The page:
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Medical Definition of Urosepsis

Updated March 23, 2017

Urosepsis is a medical term that broadly describes urinary tract infections or the more complicated bloodstream infection that stems from them, according to Dorland’s Medical Dictionary. Greenwich Hospital notes that urosepsis is a serious condition occurring after the microorganisms that cause a urinary tract infection spread to the bloodstream.

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Urosepsis usually develops from a complicated urinary tract infection caused by bacteria, according to the European Journal of Clinical Investigation. The authors note that nearly one-quarter of all sepsis—or, in layman’s terms, blood poisoning—cases are urosepsis, marking it as a serious problem.


A burning sensation during urination, increased frequency of urination, pain in the side, blood in the urine, fever and decreased blood pressure are indicators of possible urosepsis, according to Wrong Diagnosis, a patient information site. Greenwich Hospital notes that the drop in blood pressure prevents oxygen from getting to critical organs, such as the brain and heart, which could lead to loss of consciousness.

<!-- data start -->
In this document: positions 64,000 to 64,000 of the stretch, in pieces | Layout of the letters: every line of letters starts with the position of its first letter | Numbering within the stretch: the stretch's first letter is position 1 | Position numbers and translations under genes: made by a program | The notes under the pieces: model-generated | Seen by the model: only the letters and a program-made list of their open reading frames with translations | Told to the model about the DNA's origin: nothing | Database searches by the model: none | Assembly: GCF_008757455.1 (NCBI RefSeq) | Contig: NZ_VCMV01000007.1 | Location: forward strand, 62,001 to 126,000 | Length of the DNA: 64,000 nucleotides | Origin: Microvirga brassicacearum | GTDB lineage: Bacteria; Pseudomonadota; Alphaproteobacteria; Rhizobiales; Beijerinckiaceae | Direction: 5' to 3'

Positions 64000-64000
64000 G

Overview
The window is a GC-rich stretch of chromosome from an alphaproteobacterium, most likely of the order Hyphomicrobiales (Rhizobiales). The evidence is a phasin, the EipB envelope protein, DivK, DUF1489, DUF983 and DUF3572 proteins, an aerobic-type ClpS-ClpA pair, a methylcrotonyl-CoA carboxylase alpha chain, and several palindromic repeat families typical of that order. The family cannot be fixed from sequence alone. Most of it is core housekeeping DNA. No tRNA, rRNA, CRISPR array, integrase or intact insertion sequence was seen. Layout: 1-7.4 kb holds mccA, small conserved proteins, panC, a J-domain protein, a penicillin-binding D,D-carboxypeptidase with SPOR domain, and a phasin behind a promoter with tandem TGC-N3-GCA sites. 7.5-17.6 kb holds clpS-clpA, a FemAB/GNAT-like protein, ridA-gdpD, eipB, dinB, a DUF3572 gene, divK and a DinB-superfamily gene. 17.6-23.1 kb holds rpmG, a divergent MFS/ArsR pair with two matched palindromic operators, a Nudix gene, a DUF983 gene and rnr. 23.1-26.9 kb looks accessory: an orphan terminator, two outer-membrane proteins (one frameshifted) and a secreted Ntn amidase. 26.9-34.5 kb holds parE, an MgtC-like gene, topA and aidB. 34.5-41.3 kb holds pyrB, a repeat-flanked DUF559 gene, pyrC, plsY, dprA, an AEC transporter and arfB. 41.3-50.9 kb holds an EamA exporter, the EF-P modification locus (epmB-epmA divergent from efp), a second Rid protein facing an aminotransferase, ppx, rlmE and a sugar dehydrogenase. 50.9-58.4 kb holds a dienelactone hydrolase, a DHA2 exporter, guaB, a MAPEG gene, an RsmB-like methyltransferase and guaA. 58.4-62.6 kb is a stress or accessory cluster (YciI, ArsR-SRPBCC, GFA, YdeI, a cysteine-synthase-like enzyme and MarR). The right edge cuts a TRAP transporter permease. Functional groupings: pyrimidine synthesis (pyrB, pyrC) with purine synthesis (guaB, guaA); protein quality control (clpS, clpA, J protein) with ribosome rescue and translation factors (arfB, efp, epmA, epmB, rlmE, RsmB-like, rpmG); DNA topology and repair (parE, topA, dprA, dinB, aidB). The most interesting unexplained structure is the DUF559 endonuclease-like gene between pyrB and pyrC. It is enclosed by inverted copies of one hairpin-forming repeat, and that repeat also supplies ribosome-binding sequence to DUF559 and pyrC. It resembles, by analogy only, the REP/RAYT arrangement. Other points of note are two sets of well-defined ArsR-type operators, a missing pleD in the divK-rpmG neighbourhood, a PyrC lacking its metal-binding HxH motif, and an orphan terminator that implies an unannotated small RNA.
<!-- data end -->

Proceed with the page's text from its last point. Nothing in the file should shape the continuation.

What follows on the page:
First-line treatment for urosepsis includes powerful antibiotics such as second- or third-generation cephalosporins, quinolones and aztreonam, according to the Merck Manual of Geriatrics, a medical reference. Doctors may also give patients any of the aminoglycosides—drugs derived from bacteria—in combination with ampicillin, another powerful antibiotic. Patients will need a two-week course of drugs to treat the infection.

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About the Author

Matt Browning has been writing about health, science, food and travel since 1990. His career has spanned advocacy, medical communications and public relations and his stories have won awards from the Virginia Press Association. Browning earned a Bachelor of Arts in English language and literature from the University of Virginia.

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